Haywood bullish on uranium sector fundamentals

While uranium spot prices were down 14% in 2019, supply and demand fundamentals for uranium are the “most bullish in years,” and the sector “offers its most compelling value proposition since pre-Fukushima,” Haywood Securities says in a new research note.

“Looking ahead, we believe we are in the early stages of a long-term bull market for the uranium investment theme and recommend investors begin positioning their portfolios by steadily accumulating select names,” the report says. “Previously enacted and expected major supply cuts are starting to erode global inventories with primary production now less than reactor demand.”

Haywood forecasts the average spot price for U3O8 will increase from US$26 per lb. last year to US$39 per lb. in 2020, and continue rising to US$47 per lb. in 2021, US$55 per lb. in 2022, US$64 per lb. in 2023 and to US$65 per lb. in 2024 and 2025. The long term price is expected to move from US$32 per lb. in 2019 to US$46 per lb. this year and then increase to US$55 per lb. in 2021, US$63 per lb. in 2022, US$70 in 2023, and then remain steady at US$65 per lb. in 2024 and 2025.

“While 2019 failed to deliver the more substantial increase in uranium benchmark prices we anticipated, we still believe the fundamentals of the sector have dramatically improved over the last 18-24 months and that we are near the beginning of the next utility buying cycle.”

Haywood also notes that the global reactor pipeline remains robust and is nearing the number prior to the Fukushima nuclear plant disaster in Japan.

“Importantly, the number of operating reactors is inching ever close to the pre-Fukushima era as Japan made significant strides to bring reactors back online over the last two years,” the report states. “‘Reactors under construction’ have declined slightly since January 2011, but there is an underlying success story here that keeps us bullish. Since 2014, China has completed construction on and commissioned 28 reactors, increasing its operating fleet to 47 (+161% in just five years). China makes up 21% (11 units) of the current global ‘under construction’ pipeline, with another seven in India, four in Russia, four in South Korea and four in the United Arab Emirates.”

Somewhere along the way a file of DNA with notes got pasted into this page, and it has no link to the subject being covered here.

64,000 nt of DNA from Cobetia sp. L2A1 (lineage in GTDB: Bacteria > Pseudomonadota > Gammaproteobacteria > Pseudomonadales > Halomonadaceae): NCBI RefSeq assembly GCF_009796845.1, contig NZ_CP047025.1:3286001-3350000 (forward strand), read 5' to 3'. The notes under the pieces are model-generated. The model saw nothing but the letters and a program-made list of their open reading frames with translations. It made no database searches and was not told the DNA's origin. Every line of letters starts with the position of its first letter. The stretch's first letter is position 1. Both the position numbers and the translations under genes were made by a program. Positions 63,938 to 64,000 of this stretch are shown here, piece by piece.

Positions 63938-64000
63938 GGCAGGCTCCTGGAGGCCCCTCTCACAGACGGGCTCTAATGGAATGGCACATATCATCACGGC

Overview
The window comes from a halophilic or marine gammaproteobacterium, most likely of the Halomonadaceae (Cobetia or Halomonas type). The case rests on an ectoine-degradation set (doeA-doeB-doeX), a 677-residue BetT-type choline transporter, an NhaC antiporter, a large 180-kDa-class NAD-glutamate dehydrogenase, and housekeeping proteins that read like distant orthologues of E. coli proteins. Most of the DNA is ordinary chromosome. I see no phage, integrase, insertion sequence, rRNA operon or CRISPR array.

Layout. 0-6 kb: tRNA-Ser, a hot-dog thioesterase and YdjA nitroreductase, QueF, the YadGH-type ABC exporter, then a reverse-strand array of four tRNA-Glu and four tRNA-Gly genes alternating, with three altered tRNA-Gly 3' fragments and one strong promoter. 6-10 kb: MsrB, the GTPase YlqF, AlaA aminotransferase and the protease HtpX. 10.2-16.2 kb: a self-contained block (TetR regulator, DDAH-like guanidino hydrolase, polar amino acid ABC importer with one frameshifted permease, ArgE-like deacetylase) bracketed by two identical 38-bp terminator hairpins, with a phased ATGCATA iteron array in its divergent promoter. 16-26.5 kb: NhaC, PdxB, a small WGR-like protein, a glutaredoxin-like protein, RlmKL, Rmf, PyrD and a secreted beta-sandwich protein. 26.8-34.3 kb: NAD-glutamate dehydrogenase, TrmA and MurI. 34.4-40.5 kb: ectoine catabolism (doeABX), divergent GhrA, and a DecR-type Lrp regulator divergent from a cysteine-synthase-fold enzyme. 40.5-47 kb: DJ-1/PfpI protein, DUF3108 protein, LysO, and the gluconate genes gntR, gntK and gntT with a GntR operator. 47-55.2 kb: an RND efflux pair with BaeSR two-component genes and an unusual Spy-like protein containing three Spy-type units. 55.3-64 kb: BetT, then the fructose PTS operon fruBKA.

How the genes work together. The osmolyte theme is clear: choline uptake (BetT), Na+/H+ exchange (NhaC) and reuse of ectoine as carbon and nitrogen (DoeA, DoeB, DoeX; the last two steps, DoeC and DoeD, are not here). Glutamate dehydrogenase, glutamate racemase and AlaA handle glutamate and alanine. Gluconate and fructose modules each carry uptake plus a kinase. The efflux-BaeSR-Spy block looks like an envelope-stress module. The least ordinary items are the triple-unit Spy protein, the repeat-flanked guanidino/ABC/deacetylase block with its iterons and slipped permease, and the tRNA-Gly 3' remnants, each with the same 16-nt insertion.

Uranium Energy’s Palangana in-situ recovery uranium mine in south Texas. Credit: Uranium Energy.

Haywood puts the current reactor fleet globally at 415 operating reactors and expects demand growth of about 26% in ‘operating’ reactors from 415 today to 520 by 2035.

In the U.S., Haywood notes that uranium production saw declines in the double digits annually in the last five-year period, falling from 5 million lb. U3O8 in 2014 to 1 million lb. U3O8 in 2019, “representing a tiny fraction of the country’s annual reactor demand, which is approaching 50 million lb. U3O8 a year.

“We believe substantially higher prices will be required to incentivize new mine construction to backfill the accelerating supply shortfall we outline from 2027,” Haywood states.

Haywood also argues that uranium equities “will lead the charge higher in anticipation of higher uranium prices.”

It recommends core uranium holdings of Cameco (TSX: CCO; NYSE: CCJ); Denison Mines (TSX: DML); Energy Fuels (TSX: EFR; NYSE AM: UUU); NexGen Energy (TSX: NXE); Uranium Energy (NYSE AM: UEC); Uranium Participation (TSX: U); and Azarga Uranium (TSX: AZZ).

Among the group its top picks are NexGen and Azarga Uranium.

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